Amazingly, all this human folly was being outdone by the wrath of Nature. Images of the December, 2004, earthquake and tsunami in the Indian Ocean shocked the world. By August, 2005, Hurricane Katrina was flooding a major American city. And then something called avian influenza, also known as the bird-flu, started appearing in the headlines. It was a chronicle of too many deaths foretold; man was encroaching deeper into the corners of a warming planet and strange new viruses were festering not only in far-off jungles, but in the recesses of many a virologist’s mind in far away laboratories. Soon enough, we were told that the first human-to-human transmission of the H5NI strain of the avian influenza likely occurred when seven members of a family in Sumatra became infected after contact with a family member who had worked with infected poultry.
My office didn’t have a window, so I’d take a break every now and then and walk outside for some air. I was a 30-something analyst plugging away in the salt-mines of the Aughts. A few miles away, angry cars with patriotic bumper stickers chugged along the Massachusetts Turnpike, coughing out emissions. Coworkers from surrounding suburbs pulled into their parking spots while others drove off for a sandwich special at Subway. The heat and co2 wavered over the pavement in their wake. The North American heatwave of the summer of 2006 was roasting most of the U.S. and Canada, killing at least 225 people.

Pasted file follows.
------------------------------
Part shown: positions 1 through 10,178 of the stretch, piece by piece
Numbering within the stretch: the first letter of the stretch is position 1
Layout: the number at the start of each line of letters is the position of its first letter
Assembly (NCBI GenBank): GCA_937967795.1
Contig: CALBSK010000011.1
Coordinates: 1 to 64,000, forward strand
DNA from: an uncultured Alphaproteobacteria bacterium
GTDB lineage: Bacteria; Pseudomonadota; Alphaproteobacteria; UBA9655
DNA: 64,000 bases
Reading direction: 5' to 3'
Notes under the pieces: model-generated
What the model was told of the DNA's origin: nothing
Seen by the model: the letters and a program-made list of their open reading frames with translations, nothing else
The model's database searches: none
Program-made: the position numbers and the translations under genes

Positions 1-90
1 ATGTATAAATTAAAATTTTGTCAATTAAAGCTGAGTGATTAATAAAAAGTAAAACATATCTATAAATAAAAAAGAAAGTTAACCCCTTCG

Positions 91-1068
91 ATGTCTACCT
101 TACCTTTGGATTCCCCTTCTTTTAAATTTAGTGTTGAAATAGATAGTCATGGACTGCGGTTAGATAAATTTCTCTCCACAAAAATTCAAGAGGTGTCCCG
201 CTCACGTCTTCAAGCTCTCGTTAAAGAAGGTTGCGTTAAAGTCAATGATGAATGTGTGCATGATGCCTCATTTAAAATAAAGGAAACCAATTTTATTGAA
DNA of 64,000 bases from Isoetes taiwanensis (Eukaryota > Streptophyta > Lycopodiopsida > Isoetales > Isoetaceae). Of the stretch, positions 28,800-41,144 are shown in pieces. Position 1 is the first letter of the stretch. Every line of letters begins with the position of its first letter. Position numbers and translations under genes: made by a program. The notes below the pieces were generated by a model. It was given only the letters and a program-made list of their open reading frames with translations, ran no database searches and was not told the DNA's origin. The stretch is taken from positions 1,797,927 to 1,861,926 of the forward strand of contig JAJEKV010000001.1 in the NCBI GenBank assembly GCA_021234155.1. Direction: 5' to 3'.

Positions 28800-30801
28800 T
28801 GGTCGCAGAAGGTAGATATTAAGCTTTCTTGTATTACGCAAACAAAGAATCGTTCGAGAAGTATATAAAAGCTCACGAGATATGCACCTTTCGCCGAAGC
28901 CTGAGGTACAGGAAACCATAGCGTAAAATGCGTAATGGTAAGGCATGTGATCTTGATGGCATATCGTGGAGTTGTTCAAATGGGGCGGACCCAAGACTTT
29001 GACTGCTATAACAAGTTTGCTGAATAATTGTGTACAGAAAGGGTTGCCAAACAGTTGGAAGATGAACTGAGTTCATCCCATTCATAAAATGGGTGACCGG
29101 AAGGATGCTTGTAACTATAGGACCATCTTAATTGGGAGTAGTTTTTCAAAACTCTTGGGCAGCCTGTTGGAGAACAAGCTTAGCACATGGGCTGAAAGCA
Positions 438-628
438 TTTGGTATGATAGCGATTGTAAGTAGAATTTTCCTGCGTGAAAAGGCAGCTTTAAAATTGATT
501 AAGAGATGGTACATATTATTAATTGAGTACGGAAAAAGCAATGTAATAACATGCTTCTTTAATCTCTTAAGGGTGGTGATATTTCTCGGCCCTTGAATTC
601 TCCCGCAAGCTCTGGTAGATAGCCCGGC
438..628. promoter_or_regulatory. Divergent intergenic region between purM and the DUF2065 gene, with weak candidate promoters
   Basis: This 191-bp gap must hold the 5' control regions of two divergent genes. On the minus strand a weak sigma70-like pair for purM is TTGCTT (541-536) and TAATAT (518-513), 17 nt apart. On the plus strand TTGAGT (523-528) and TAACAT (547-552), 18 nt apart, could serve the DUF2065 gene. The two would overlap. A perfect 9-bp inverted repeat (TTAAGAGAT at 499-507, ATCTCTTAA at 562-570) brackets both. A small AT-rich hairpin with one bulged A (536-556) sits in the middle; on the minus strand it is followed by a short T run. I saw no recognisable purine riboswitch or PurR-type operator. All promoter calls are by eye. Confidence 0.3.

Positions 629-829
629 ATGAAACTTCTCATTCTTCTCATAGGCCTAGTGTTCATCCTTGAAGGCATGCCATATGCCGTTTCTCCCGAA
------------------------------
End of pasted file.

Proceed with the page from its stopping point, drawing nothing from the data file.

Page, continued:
I missed my twenties. Time was going too fast. What had happened to the Nineties, anyway?
We paved paradise and put up a parking lot.
The world, Heraclitus once said, is a living fire.
What Hand Dare Seize the Fire?
What Heraclitus had meant was that everything changes. Constantly. It’s the nature of things. And by the mid-2000s, Nature sure seemed awfully angry. Meantime, we human beings kept screwing up a lot, in ever more surreal, sometimes ridiculous, ways. Much of it seemed to have something to do with technology: an Internet-sparked investing craze gone bad; hijackers discussing plans on newfangled cell phones; guided missile systems flinging fire from warships, warplanes, even drones.
What the hand dare seize the fire? the visionary poet William Blake had once asked.
The answer seemed obvious... American technology was leading the way. Weren’t we still the world’s sole Hyperpower? As our troops dominated the battlespace, Silicon Valley would drive us to still greater heights.